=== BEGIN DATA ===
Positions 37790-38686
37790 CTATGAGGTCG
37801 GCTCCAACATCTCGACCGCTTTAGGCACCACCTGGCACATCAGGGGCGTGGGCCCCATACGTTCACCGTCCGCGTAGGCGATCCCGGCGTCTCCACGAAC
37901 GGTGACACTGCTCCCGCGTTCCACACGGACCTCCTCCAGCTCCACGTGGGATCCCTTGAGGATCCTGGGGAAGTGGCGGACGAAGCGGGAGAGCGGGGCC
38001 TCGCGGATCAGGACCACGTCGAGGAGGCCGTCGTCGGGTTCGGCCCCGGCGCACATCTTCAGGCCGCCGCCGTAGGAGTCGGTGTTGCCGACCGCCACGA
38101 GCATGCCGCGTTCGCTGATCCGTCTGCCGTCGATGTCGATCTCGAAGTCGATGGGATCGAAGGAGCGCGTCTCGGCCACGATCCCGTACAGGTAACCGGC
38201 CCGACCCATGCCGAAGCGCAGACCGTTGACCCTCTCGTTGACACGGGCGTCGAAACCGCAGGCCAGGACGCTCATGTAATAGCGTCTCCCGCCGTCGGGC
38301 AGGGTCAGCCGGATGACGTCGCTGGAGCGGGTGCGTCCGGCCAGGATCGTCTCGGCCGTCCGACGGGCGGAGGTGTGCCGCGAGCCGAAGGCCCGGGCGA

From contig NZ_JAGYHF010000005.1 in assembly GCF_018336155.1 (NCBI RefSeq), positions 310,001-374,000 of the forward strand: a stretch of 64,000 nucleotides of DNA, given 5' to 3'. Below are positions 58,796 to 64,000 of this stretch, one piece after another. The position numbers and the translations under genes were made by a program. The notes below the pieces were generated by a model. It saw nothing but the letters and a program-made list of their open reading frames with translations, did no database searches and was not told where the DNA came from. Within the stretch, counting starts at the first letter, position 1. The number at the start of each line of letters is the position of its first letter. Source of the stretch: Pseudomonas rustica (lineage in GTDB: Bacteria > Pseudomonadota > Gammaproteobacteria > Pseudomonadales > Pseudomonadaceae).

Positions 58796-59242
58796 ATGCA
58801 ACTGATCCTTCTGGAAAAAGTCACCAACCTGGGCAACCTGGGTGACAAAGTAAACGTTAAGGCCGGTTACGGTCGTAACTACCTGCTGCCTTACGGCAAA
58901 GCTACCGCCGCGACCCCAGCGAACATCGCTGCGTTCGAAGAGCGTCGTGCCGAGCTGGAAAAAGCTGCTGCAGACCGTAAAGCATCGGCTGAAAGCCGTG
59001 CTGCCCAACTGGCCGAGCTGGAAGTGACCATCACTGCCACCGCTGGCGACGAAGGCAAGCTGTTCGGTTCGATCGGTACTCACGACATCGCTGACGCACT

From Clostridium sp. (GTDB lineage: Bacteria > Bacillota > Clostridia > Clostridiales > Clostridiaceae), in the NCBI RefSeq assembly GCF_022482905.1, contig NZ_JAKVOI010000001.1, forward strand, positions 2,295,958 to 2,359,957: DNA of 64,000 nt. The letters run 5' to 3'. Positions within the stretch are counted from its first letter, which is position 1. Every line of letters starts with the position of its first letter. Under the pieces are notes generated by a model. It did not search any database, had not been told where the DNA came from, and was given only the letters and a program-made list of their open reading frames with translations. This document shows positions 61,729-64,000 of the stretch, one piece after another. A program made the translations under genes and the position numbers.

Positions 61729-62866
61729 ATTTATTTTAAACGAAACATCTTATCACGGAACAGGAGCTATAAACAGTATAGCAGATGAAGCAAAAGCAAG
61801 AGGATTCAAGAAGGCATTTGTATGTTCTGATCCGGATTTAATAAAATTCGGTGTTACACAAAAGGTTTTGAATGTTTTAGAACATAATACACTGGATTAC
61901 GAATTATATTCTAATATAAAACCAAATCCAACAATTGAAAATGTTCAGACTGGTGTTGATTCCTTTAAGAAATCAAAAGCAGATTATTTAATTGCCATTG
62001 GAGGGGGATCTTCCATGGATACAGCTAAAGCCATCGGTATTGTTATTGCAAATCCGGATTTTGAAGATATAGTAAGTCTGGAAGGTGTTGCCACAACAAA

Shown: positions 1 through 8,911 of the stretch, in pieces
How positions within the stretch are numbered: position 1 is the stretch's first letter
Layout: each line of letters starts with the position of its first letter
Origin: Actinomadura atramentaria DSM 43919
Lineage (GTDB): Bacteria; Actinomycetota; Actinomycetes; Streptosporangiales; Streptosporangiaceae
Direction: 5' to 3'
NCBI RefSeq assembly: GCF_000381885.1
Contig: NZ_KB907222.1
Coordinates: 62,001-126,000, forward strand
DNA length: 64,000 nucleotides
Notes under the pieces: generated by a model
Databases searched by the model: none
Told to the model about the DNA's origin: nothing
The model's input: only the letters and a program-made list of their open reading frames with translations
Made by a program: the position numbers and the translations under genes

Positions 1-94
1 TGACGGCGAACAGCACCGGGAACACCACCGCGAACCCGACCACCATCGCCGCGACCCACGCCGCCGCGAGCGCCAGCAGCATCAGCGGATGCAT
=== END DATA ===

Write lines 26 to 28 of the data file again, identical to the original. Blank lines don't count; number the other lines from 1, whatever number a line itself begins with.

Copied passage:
Direction: 5' to 3'
NCBI RefSeq assembly: GCF_000381885.1
Contig: NZ_KB907222.1